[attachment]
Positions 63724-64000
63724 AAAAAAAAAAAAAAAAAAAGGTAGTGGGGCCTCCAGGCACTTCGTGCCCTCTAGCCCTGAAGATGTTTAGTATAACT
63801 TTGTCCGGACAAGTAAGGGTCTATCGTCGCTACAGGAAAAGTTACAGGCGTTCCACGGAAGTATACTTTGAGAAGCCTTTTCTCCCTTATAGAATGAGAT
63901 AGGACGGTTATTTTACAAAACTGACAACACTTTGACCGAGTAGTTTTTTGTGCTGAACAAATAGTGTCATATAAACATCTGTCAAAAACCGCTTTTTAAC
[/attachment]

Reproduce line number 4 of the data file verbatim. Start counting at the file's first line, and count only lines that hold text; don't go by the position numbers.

63901 AGGACGGTTATTTTACAAAACTGACAACACTTTGACCGAGTAGTTTTTTGTGCTGAACAAATAGTGTCATATAAACATCTGTCAAAAACCGCTTTTTAAC